I am trying to develop a very simple and straightforward connection pool using the libpqxx library. I am quite new to c++ and still very confused with pointers and referencing. The behaviour of the class is very simple: have a vector with some initialized connection, and pop and push connections onto the vector when they are needed. The code has many errors due to the bad implementation of pointers and referencing. Can you please give me some hints?

EDIT: I managed to fix all compilation errors. It is giving me a segmentation fault when I run the main function.

class DbPool {

public:

pqxx::result runQuery(const string& query) {

    connection *conn = getCon();
    work trans(*conn);
    result res = trans.exec(query);
    trans.commit();
    releaseCon(conn);

    return res;
}

DbPool(uint32_t max_cons) {

    for (uint32_t i = 0; i < max_cons; i++) {

        connection* con = createCon();
        m_freeCons.push_back(shared_ptr < connection > (con));
    }
}

private:

connection * createCon() {

    connection * conn =
            new connection(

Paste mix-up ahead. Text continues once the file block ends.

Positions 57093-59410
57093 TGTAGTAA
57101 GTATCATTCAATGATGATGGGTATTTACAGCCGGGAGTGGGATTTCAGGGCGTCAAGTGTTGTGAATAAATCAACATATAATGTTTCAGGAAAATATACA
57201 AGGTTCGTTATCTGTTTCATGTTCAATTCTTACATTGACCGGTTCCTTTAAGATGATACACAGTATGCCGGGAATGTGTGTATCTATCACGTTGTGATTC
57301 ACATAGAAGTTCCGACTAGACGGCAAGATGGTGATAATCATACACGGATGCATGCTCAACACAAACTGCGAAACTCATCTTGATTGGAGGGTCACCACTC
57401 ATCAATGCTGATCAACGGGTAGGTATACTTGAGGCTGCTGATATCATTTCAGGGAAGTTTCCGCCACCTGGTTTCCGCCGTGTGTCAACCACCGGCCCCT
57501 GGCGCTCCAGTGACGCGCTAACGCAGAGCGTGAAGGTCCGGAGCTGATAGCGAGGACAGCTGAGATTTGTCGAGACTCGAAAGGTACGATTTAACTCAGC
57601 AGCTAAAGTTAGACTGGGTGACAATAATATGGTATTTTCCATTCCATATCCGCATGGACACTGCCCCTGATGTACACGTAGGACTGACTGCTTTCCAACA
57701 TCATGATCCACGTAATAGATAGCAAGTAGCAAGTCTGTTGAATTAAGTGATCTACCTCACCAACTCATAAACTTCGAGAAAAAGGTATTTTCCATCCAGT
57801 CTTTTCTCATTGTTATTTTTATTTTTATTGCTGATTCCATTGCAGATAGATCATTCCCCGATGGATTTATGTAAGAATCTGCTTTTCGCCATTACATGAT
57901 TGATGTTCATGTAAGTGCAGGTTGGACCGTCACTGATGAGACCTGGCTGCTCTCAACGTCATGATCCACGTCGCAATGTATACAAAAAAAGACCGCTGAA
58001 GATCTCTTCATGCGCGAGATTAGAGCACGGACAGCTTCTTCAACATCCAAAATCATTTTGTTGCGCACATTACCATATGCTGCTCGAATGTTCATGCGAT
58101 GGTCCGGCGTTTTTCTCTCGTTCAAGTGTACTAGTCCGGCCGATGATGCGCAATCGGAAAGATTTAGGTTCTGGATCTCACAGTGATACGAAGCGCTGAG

"user='ak' password='rootpassword' dbname='bips_office' hostaddr='127.0.0.1' port='5432'");
    return conn;
}

void releaseCon(connection *con) {

    m_freeCons.push_back(shared_ptr < connection > (con));
}

connection* getCon() {

    shared_ptr < connection > conn = *(m_freeCons.end() - 1);
    m_freeCons.pop_back();
    return conn.get();
}

vector<shared_ptr<connection> > m_freeCons;

};

int main(int argc, char *argv[]) {
     DbPool *pool = new DbPool(5);
     result res = pool->runQuery("SELECT COUNT (*) from captures");
     return 0;
}
  • 1
    "The code has many error" - do you mean compilation errors, or runtime errors which have some effect on your program run, or what do you mean exactly? Or do you mean design flaws? Please clarify – codeling Sep 21 '12 at 9:56
  • yes compilation errors due to the design flaws from my inexperience with pointers – JoaoFLF Sep 21 '12 at 10:14